Let’s All Make the United States a Better Place

July 3rd, 2010

By Dan Miller

As the two hundred and thirty-fourth anniversary of the signing of the faux Declaration of Dependence approaches, it behooves us all to reflect upon the nation’s shameful history and ways to make the United States a better and more progressive place of which we can all finally be proud.

On July 1st, Speaker Pelosi proclaimed that more unemployment benefits are the best way to stimulate the U.S. economy. Unfortunately, it won’t happen yet but there remains a chance. Someday. All of the money comes from the government, which has an endless supply and besides it may not be worth much soon. The economy is already improving dramatically, with 125,000 jobs lost in June happily compensated for by more people leaving the labor force.

This too shall pass, and even more needs to be done and Speaker Pelosi is on the right track. There is no truth to the rumor that when she announced her perceptive views she was paraphrasing an abstract of her Humpty Dumpty University Ph.D. thesis in the study of creative economics. However, there are some additional steps which must be taken immediately and which will also promote not only the U.S. economy but result in the dream, never before realized, of peace in our time.

First, it must be recognized that the public sector is far more important to the country than is the private sector; there is ample evidence of this. Wages and benefits available to public sector employees, at least those at the federal level, are far better than those available to capitalist wage slaves, and the same is true of job security. There is ample reason for this: the public sector is widely and correctly recognized as the more important. Accordingly, the public sector must be expanded and all possible steps must be taken to ensure that the private sector contracts as quickly as possible. The Obama Administration is doing its best, as even the pigeons know. Nevertheless, we all need to help by providing useful suggestions which can be implemented right now; there is a crisis. The few modest proposals offered here will produce immediate improvements in the U.S. economy, promote world peace, and solve the immigration problem.

Mexico must be invaded using all available large aircraft to drop tons of one, ten and twenty dollar bills as widely as possible over an area extending from ten miles south of the Mexico – U.S. border to as far south as possible on a daily basis, indefinitely. An integral part of a comprehensive solution, this will be far less expensive and offensive than construction of a massive and offensive fence along the border, which has already been declared unworkable by President Obama. While possibly injurious to President Obama’s mandate, it will be the most effective means of limiting immigration without discriminating against anyone and will free up border patrols for other duties; if they have no usable skills, they can be provided unlimited unemployment benefits thereby helping the U.S. economy.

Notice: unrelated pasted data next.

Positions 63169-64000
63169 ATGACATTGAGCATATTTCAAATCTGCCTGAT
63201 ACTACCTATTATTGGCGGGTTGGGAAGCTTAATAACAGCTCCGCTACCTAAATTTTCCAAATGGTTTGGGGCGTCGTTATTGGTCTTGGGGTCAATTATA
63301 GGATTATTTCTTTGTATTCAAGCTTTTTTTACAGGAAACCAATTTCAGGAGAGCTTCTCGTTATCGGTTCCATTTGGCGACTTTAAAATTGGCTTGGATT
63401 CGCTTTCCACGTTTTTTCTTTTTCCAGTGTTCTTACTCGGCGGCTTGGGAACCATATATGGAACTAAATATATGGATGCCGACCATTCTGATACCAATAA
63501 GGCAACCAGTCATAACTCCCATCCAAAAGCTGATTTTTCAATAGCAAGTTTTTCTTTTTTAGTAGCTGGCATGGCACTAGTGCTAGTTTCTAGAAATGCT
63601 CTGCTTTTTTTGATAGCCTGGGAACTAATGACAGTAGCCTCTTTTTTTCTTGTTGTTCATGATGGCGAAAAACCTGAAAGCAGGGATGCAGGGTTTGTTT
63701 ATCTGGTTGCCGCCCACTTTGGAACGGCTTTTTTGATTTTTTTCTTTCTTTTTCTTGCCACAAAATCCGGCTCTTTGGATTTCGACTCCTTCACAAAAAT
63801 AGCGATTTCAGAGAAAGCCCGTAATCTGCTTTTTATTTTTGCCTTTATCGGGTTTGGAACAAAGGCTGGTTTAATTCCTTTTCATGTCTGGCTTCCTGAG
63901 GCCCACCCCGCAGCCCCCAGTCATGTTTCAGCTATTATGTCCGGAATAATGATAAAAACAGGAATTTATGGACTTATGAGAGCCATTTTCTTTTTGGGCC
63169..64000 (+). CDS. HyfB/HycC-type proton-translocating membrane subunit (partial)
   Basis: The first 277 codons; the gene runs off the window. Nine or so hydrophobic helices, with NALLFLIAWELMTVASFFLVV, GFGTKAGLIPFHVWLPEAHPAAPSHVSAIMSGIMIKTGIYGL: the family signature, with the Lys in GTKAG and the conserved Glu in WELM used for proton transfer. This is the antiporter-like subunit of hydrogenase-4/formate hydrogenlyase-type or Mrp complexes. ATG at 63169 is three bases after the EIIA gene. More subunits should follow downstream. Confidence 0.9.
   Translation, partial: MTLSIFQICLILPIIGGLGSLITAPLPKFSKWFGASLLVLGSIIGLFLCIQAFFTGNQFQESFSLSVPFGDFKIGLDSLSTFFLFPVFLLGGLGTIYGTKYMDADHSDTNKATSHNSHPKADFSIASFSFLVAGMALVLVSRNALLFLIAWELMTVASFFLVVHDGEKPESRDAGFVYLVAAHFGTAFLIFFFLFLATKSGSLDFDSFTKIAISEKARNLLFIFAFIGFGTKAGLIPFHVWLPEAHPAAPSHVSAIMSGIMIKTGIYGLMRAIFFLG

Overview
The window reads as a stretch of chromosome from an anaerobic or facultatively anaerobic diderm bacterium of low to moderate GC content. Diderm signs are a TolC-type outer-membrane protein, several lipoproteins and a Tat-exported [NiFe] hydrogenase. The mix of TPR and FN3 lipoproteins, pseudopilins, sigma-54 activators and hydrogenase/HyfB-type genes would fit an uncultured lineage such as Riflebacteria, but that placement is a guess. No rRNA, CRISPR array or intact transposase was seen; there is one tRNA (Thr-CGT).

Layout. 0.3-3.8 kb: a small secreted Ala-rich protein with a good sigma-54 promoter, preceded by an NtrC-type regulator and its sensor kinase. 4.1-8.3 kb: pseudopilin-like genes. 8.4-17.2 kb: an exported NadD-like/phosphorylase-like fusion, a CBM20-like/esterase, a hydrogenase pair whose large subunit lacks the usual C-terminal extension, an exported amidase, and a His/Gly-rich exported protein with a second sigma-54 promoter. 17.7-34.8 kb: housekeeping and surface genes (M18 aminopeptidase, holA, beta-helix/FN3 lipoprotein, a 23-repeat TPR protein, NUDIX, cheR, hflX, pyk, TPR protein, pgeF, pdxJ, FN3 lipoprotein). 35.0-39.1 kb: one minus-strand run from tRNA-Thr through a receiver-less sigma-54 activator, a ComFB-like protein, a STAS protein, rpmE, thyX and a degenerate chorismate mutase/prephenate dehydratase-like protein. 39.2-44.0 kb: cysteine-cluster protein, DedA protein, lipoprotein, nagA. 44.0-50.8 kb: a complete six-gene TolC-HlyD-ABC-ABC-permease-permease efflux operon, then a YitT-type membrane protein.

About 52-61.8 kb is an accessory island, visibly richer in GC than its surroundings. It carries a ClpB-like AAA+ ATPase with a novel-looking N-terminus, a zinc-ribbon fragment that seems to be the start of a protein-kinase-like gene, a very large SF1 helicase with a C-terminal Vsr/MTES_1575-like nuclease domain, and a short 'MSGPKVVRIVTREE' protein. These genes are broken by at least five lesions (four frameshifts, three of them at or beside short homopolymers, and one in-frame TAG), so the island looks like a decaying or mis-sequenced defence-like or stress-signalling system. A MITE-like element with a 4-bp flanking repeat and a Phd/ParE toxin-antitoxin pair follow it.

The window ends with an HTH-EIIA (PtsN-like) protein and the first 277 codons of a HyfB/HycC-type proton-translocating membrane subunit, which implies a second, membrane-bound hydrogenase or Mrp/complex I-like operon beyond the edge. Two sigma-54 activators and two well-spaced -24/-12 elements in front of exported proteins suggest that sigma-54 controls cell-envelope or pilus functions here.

All U.S. military forces must be withdrawn from Afghanistan, not next year but right now, and replaced by Peace Corps, AmeriCorps and former ACORN volunteers, highly skilled in the production and harvesting of poppies. Other volunteers with marketing skills must also be sent, to provide useful guidance on disposing advantageously of the resultant increased production of beautiful poppies and the medicinal products, whatever they may be, derived from them.

The U.S. military forces withdrawn from Afghanistan must be deployed along the Mexican border to provide safe passage to those undocumented Democrats workers who wish to come to the U.S. into and through Arizona to other states where it is to be hoped that they will spend some of the money being airlifted into Mexico, thus further stimulating not only the Mexican but also the U.S. economy.

Despite these proposals, much remains to be done. North Korea continues to be a problem, but that can be solved by paying the sixty-five (or seventy-five) trillion dollars demanded as reparations for past wrongs toward that progressively enlightened nation. That’s a very low price to pay for world peace, and comparable reparations must be paid to all nations and peoples damaged by the United States. In the long run, this will help to stimulate the U.S. economy by encouraging the importation of goods and services from the U.S., should there be any to export.

There is much to be done and the challenges are enormous. President Obama must show us the way to provide far more than the pimpy blood, toil, sweat, and tears once offered by that disgrace to humanity, Winston Churchill, back in an unenlightened savage age of empire. I shall be greatly disappointed should President Obama not decide to announce these and other equally salutary proposals during the Fifth of July festivities in which he deserves and will doubtless have the leading role.

Enjoy the Fifth, quart, liter or whatever, but please don’t forget to apologize. Next year, perhaps we can celebrate a new, better, and real Declaration of Dependence.